Another example of observed differences in response to medical products among distinct groups is from postapproval findings with carbamazepine,3 an anticonvulsant used primarily for treating epilepsy and neuropathic pain. There were post-approval findings of rare, but serious, dermatological adverse reactions, specifically, Stevens-Johnson syndrome and toxic epidermal necrolysis, which correlated with the HLA-B*1502 allele. These adverse reactions were most prevalent in some Asian patients compared with patients in any other racial or ethnic group. Therefore, this drug has a boxed warning recommending screening for the presence of HLA-B*1502 allele in at-risk, Asian populations.
 
A third example of observed differences in response to medical products among distinct groups is the development of alosetron hydrochloride4 a medication for treating irritable bowel syndrome in women. Early discovery of low efficacy rates in men coupled with lower drug availability from pharmacokinetic studies resulted in a change in the indication for the drug, and it was approved only for use in women.
 
Fostering better participant diversity in clinical trials
The FDA continues to foster a regulatory environment that encourages and supports inclusion of diverse populations in clinical trials through solution-driven public workshops, issuing guidance documents, tool development, and encouraging clinical trial designs that incorporate community-based partnerships.
 
One example of fostering diversity in clinical trials is the agency development of Drug Trials Snapshots (DTS).5-8 These snapshots provide consumers and healthcare professionals with concise information about who participated in clinical trials that supported the FDA approval of new molecular entities and original biologics. They are part of an overall FDA effort to make demographic data more available and transparent to stakeholders. The information in the snapshots also highlights the geographic location where the trials were conducted and whether there were any differences in the benefits and side effects among demographic groups.
 
The DTS summary report for 2015-20196 provided demographic information (sex, race, age, and ethnicity) for 292,537 clinical trial participants (Figure 2).
 


For 2020, the summary highlighted 53 newly approved drugs and biologics.7 Overall, 32,000 patients participated in clinical trials that year. In the US, 75% of participants were White, 8% were Black or African American, 6% were Asian, and 11% were Hispanic or Latinx. In all, 56% of participants were women, and 30% were aged 65 years or older.
 
In 2021, the Center for Drug Evaluation and Research approved 50 novel therapies for a range of diseases.8 More than 38,000 patients participated in the clinical trials, and although some programs were able to enroll diverse participants, enrollment was lower for certain ethnic and racial groups in many of the trials.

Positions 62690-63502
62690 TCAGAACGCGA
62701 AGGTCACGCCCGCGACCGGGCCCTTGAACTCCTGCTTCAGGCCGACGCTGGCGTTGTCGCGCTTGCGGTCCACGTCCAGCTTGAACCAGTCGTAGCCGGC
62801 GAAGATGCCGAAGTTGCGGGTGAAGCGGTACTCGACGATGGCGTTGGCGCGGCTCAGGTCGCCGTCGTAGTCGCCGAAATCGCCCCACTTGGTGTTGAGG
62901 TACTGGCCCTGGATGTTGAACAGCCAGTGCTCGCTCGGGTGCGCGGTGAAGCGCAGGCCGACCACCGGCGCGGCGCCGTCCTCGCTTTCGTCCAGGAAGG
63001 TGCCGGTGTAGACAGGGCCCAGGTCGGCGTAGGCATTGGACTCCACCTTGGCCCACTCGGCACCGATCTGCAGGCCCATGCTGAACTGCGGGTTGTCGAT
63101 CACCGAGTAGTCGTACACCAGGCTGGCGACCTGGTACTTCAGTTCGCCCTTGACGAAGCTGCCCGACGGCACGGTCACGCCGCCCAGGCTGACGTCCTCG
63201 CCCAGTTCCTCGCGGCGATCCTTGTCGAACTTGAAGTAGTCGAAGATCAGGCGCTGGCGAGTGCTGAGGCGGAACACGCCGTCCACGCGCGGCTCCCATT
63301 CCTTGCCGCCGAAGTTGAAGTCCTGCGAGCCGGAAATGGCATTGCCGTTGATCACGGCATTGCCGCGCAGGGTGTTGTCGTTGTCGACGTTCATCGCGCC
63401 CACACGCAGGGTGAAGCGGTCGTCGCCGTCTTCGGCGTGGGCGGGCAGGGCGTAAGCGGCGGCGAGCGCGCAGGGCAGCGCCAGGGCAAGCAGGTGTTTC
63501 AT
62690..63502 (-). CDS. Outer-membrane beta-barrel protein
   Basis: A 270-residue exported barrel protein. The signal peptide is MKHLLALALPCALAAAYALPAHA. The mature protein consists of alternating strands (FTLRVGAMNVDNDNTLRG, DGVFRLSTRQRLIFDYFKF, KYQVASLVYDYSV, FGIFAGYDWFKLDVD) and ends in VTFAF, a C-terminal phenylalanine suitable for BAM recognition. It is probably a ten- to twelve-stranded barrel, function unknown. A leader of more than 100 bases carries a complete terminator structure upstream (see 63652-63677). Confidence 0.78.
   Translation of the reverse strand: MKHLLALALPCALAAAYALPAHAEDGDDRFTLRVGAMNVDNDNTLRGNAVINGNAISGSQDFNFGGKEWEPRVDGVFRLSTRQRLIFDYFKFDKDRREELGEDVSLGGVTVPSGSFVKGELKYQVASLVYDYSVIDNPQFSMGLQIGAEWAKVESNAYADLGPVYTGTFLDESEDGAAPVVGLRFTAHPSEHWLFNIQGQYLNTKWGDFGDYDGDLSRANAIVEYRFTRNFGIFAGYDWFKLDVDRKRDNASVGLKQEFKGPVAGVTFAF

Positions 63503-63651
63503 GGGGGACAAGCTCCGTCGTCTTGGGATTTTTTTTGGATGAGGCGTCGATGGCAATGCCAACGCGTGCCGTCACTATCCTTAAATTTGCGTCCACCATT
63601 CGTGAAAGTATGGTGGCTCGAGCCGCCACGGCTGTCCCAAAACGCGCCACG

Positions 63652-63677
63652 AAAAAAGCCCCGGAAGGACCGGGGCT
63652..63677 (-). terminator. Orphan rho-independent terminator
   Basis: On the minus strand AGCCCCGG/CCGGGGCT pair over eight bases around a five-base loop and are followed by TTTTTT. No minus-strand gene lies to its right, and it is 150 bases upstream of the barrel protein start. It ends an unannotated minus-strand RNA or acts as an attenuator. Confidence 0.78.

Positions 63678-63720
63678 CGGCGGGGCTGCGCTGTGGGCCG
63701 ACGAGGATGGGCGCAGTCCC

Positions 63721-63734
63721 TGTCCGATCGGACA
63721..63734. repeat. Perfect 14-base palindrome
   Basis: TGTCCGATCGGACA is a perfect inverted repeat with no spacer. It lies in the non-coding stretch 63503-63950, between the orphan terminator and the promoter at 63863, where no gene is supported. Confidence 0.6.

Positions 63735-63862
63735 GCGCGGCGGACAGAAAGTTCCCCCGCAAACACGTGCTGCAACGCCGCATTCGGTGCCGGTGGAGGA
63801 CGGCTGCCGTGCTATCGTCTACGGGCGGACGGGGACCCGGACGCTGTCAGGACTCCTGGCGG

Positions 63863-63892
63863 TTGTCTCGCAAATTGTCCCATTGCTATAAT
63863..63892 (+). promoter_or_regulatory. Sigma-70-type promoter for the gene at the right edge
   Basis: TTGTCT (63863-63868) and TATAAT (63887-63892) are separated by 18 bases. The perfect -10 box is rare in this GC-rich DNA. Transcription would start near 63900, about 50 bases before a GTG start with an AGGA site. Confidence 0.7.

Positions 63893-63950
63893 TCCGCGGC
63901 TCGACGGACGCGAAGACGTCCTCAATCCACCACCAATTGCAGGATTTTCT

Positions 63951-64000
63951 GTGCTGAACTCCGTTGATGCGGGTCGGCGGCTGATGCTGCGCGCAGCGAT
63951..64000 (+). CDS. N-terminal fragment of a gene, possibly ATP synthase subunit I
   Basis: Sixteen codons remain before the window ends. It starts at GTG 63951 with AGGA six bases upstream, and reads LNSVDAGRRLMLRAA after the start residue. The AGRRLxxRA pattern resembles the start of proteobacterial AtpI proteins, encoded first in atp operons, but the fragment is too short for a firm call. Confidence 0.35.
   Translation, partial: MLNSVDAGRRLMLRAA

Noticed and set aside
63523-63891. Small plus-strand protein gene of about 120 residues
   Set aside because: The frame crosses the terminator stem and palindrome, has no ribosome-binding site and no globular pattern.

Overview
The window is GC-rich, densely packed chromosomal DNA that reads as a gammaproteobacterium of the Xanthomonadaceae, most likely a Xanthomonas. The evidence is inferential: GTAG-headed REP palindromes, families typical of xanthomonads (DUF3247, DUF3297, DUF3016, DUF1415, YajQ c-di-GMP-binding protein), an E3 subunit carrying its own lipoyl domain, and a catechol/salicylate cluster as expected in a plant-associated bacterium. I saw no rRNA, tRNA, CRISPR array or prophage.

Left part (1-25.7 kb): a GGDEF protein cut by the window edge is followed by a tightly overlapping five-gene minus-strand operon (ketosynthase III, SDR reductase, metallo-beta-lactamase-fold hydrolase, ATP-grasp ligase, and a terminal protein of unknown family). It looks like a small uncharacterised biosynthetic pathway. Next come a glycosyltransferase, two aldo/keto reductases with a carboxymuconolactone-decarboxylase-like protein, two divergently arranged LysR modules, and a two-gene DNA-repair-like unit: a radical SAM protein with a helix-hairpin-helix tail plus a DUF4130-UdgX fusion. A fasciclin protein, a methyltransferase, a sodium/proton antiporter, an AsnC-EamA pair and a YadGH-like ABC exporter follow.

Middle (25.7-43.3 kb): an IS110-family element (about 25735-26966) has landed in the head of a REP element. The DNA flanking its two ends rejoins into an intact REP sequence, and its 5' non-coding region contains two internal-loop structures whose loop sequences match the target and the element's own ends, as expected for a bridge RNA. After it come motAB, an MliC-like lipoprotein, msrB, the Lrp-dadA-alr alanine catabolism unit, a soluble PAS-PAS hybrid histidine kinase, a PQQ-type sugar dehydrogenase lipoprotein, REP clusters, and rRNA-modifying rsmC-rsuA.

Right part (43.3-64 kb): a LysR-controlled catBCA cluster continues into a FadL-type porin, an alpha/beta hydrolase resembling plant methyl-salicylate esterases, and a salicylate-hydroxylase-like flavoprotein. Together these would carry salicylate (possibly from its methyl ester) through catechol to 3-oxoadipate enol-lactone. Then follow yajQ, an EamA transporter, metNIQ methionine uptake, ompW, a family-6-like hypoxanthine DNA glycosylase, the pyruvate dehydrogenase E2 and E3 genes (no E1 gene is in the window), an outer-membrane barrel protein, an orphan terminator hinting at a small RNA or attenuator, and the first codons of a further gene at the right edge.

Promoting diversity in clinical trial participants
In November 2020, FDA published a guidance9 on enhancing the diversity of clinical trial populations, focusing on eligibility criteria, enrollment practices, and clinical trial designs. The guidance discusses recommendations on broadening eligibility criteria; designing accessible clinical trials; improving recruitment methods; making clinical trial participation less burdensome; and addressing barriers to participation. The guidance also suggests applying these recommendations to clinical trials of drugs for rare diseases or conditions. Table 1 provides examples of how to address some barriers to participation.9
 

 
In addition, in January 2022, FDA published a draft guidance on digital health technologies (DHTs) for remote data acquisition in clinical investigations for the evaluation of medical products.10 This guidance outlines recommendations intended to facilitate the use of DHTs in a clinical investigation, where appropriate, which can help address some of the barriers to participation.
 
In April 2022, the agency published a draft guidance on diversity plans for improving enrollment of participants from underrepresented racial and ethnic populations in clinical trials to provide details on when sponsors should include a race and ethnicity diversity plan.11 The agency recommends developing a diversity plan when clinical studies are intended to support a marketing submission for drugs and biologics (section 351(a) of the Public Health Act for a standalone biologics licensing application and 505(b)(1) or 505(b)(2) of the Federal Food, Drug, and Cosmetic Act for a new drug application) or medical devices (premarket notification (510(K)), a premarket approval application, a de novo classification request, or a humanitarian device exemption application).
 
FDA recommends designing a strategy to enroll a diverse population during medical product development. For drugs, this should be done as soon as practicable (but no later than when seeking advice on pivotal trials) and for medical devices, it should be done as part of the investigational plan included in the investigational device exemption. A diversity plan should also be submitted along with the marketing application and should include:
 
  • An overview of the relevant disease or condition;
  • Defined enrollment goals in terms of epidemiology of the disease and/or a priori information that may affect outcomes across racial and ethnic groups, and outcomes data;